Before you panic, no, this hasn't happened to me (yet).
A kind colleague lent me a very old and rare book recently, that has a great story on the above title. The book, From Cape to Cairo, by Ewan Scott Grogan, tells of the first traverse of Africa from South to North.
The next time you have a bite of some description, be glad the treatment isn't what follows:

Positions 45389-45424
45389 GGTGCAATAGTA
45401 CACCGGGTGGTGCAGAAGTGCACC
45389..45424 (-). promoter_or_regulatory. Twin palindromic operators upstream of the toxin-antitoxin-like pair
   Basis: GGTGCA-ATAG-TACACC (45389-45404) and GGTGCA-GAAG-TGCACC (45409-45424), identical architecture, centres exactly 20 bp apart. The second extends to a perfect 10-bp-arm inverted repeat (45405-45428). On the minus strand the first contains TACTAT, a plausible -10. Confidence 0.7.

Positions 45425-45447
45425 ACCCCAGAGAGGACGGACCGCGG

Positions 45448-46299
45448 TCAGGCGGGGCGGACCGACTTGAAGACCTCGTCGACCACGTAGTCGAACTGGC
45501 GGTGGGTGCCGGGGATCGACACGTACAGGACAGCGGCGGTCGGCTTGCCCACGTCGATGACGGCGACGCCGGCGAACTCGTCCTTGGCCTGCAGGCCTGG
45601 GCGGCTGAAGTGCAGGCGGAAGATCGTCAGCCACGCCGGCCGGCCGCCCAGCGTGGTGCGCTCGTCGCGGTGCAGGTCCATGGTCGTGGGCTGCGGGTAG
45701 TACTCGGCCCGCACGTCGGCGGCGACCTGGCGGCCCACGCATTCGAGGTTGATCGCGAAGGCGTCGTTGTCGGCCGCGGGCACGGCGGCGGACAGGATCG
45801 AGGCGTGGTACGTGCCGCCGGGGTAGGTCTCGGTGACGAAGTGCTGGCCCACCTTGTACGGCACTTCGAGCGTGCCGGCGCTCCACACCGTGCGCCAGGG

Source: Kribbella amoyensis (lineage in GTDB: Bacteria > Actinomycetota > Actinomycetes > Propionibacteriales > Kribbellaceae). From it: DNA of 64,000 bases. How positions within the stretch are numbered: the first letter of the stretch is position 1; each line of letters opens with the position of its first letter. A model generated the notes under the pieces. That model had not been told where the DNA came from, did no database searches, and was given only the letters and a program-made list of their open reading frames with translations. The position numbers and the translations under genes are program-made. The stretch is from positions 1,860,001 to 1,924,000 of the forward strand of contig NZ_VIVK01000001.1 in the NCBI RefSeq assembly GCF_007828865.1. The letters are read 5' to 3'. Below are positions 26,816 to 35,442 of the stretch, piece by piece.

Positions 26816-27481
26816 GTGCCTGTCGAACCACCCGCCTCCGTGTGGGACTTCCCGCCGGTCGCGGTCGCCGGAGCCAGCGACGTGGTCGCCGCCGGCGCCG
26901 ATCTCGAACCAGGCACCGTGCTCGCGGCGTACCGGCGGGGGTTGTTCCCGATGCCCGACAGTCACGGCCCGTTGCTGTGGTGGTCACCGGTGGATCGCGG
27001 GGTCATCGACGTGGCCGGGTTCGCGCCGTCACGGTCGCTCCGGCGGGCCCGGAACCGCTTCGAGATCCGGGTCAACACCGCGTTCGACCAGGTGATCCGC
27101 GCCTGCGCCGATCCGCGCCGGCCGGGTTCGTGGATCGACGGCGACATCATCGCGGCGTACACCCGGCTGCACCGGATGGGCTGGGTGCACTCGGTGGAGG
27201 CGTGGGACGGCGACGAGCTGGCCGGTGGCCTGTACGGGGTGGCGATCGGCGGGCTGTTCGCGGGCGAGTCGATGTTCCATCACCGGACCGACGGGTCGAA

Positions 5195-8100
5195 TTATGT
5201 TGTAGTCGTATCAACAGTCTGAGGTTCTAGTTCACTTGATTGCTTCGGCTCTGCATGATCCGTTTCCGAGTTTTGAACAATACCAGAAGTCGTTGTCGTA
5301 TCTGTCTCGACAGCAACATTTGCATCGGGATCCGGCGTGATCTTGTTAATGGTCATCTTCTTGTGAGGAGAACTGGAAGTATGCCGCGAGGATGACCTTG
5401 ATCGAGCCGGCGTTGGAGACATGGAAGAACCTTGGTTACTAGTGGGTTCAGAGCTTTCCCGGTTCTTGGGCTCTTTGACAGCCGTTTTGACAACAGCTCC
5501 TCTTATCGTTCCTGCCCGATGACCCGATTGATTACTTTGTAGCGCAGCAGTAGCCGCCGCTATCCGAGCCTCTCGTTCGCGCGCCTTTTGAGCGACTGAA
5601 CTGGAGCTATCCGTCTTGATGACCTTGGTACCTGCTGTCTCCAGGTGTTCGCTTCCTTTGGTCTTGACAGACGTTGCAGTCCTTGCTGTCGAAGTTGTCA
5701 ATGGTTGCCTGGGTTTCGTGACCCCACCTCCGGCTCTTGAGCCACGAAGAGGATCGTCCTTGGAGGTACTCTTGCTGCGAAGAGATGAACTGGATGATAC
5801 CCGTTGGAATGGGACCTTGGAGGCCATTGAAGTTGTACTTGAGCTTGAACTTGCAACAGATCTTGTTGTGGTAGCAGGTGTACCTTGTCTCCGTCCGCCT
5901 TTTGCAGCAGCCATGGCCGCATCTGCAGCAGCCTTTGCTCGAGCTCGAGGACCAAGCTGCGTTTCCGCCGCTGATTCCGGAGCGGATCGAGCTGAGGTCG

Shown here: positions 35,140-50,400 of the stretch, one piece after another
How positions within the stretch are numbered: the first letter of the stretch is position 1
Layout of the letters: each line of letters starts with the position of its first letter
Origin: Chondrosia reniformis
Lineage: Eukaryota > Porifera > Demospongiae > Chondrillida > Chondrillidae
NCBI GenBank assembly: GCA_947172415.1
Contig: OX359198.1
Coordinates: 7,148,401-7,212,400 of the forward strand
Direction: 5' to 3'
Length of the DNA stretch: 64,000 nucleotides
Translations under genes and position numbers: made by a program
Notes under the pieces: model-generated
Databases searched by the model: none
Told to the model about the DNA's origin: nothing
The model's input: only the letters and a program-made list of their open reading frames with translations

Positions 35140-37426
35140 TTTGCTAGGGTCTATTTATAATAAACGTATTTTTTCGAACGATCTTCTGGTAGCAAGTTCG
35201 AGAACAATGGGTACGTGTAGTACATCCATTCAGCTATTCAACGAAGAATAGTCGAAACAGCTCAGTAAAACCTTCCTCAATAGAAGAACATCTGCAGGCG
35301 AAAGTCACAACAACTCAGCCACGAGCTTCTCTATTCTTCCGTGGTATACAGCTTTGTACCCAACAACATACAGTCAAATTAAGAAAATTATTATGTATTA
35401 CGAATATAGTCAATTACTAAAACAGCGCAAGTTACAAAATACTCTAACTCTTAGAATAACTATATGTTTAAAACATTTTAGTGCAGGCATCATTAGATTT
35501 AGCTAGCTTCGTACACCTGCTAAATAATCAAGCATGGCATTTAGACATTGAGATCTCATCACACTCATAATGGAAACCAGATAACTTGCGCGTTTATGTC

"During lunch a native rushed in, saying that he had been bitten by a night-adder (one of the most deadly snakes in Africa). I promptly collared him by the arm, stopped the circulation with some string, slit his finger crosswise with my pocket-knife, exploded some gunpowder in the cut, while Dodson administered repeated subcutaneous injections of permanganate of potash. Meanwhile the arm, chest, and left side swelled to the most appalling proportions. Cavendish then appeared on the scene with a bottle of whisky, three parts of which we poured down his throat. Then we told off three strong men to run the patient round the camp till he subsided like a log into a drunken stupor. The following morning he was still alive, but the swelling was enormous, and the colour of his nails indicated gangrene. Not knowing what else to do, we put a pot on the fire, and made a very strong solution of the permanganate which we kept gently simmering, while six stalwart natives forced the unfortunate's hand in and out. His yells were fearful, but the cure was complete. The swelling rapidly subsided, the nails resumed their normal colour, and the following morning, with the exception of the loss of the skin on his hand, he was comparatively well."